Eighty years ago today – Dec. 15, 1939 – “Gone With the Wind” premiered at Loew’s Grand Theater in Atlanta, the home of Rhett, Scarlett, Ashley and Melanie.

No other movie opening ever created such excitement. A New York Times poll indicated that more than 56 million Americans itched to see it. The total world audience was estimated at 100 million.

My dad, then a sophomore at Danville High, said that when GWTW came to town, afternoon classes were dismissed. School officials figured that many students would leave to see it, anyway.

I don’t know if that’s true, but my brittle copy of The Atlanta Journal’s 14-page “Gone With the Wind Premier Souvenir Edition,” dated Dec. 15, 1939, provides some fun facts that I hadn’t known before. For starters, Margaret Mitchell, who wrote GWTW, the 1936 novel, was a former staff writer for the same newspaper’s Sunday magazine.

Here are a few tidbits:

• Olivia de Haviland, who played Melanie Hamilton Wilkes, said that Mitchell’s book drew out “the very best of everyone connected with the filming of it … everyone (was) driven by an overwhelming desire to do the best possible work.”

• Proper Southern dialect was the result of coaching by Will A. Price, of McComb, Miss., and Susan Myrick, of Macon, Ga.

• Scarlett’s billowing green dress, worn in the opening scene, was based on a design from an old copy of Godey’s Ladies’ Book. The print pattern came from antebellum samples preserved by an ancient textile mill outside Philadelphia.

• According to the producer, David O. Selznick, 90 percent of the dialogue in the movie was taken, word-for-word, from the novel.

• The title, “Gone With the Wind,” was taken from the poem “Cynara,” by Ernest Dawson.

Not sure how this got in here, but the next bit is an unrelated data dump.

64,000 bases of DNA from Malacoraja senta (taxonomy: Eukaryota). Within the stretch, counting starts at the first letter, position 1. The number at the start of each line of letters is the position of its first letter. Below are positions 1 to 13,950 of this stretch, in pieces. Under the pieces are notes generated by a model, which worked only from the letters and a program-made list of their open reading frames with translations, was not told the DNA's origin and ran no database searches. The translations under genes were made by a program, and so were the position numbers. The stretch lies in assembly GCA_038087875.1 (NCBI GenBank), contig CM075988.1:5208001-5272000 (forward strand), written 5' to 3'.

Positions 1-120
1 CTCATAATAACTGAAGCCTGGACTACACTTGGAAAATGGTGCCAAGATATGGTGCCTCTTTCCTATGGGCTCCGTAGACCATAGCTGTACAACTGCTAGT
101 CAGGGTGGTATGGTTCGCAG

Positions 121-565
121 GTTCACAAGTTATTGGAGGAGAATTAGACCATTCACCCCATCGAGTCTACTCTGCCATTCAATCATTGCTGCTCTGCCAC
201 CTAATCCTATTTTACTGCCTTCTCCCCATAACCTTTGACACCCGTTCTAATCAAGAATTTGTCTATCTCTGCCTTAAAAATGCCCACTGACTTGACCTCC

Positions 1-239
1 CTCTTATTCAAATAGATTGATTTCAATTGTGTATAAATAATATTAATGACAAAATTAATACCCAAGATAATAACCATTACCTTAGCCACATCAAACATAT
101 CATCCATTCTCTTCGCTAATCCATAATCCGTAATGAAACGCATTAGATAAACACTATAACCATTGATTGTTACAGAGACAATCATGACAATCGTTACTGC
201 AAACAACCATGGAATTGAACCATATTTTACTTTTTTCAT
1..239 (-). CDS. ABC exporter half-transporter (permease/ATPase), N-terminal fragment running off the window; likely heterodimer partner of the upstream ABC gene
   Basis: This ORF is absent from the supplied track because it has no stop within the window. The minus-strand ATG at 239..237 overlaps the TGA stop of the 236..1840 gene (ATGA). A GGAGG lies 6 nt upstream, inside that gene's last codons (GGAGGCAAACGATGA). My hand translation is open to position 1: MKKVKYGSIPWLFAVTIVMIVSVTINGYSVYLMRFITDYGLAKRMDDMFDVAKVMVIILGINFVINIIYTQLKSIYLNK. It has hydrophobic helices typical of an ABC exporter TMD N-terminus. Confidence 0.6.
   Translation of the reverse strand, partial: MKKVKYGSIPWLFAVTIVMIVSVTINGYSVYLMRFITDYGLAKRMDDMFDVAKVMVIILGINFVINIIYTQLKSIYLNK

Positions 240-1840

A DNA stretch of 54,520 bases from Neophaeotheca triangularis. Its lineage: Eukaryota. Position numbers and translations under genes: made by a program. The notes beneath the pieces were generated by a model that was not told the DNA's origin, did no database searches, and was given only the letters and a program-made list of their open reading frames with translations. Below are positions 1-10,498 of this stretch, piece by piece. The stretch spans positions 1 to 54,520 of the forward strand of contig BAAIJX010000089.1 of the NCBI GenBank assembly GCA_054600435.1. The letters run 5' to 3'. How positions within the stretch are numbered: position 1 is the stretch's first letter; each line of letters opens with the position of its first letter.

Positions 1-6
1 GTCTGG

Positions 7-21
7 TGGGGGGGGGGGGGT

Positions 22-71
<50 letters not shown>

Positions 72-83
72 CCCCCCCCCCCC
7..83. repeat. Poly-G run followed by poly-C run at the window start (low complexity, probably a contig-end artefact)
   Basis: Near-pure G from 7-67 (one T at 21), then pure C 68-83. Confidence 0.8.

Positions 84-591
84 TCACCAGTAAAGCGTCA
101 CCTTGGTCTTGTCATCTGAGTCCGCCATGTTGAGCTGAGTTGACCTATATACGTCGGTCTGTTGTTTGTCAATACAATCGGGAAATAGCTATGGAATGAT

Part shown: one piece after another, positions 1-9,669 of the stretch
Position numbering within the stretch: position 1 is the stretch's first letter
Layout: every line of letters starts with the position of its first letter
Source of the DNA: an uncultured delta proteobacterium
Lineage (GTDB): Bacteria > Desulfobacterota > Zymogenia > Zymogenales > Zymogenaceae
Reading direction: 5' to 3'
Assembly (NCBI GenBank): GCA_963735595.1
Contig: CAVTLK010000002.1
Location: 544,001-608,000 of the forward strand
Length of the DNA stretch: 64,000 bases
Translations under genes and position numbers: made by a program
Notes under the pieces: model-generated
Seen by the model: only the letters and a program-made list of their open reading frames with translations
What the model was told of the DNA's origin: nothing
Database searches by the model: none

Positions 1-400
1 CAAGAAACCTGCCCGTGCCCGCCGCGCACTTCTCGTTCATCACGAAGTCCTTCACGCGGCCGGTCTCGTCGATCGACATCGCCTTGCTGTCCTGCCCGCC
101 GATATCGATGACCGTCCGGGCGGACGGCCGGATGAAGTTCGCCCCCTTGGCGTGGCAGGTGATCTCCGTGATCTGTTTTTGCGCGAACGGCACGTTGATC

• By December 1939, patrons of the Carnegie Library of Atlanta wore out 153 copies of GWTW. The library had to order another 100 copies, which also were in constant demand.

• Before her book became a bestseller – 2.4 million copies were sold by 1939 -- Mitchell sold the movie rights for $50,000.

• Clark Gable was the public’s clear choice to play Rhett Butler. Bette Davis and Katherine Hepburn were discussed as potential Scarlett O’Haras, and 1,400 actresses were interviewed. The prize went to Vivien Leigh, a relatively unknown English beauty. She was part French, part Irish, with green eyes and a petite figure … just like Mitchell’s Scarlett.

• Nine of the 16 Technicolor cameras then in existence were used at one time to film GWTW. The film contains 486,000 individual frames. A 140-ton movie crane, with a 58-foot-long boom, was used. It was the largest in existence.

• Many Civil War veterans were still alive in 1939. A photo taken at the Confederate Soldiers’ Home in Atlanta showed Brig. Gen. J. C. Dodgen, 92, and Gen. J. R. Jones, 94, admiring – you guessed it — a photo of Leigh as Scarlett.

Meanwhile, Davidson’s department store offered “The Only Authentic Scarlett O’Hara Doll” for $6.98.

Danville native Kevin Cullen is a former Commercial-News reporter. Reach him at irishhiker@aol.com

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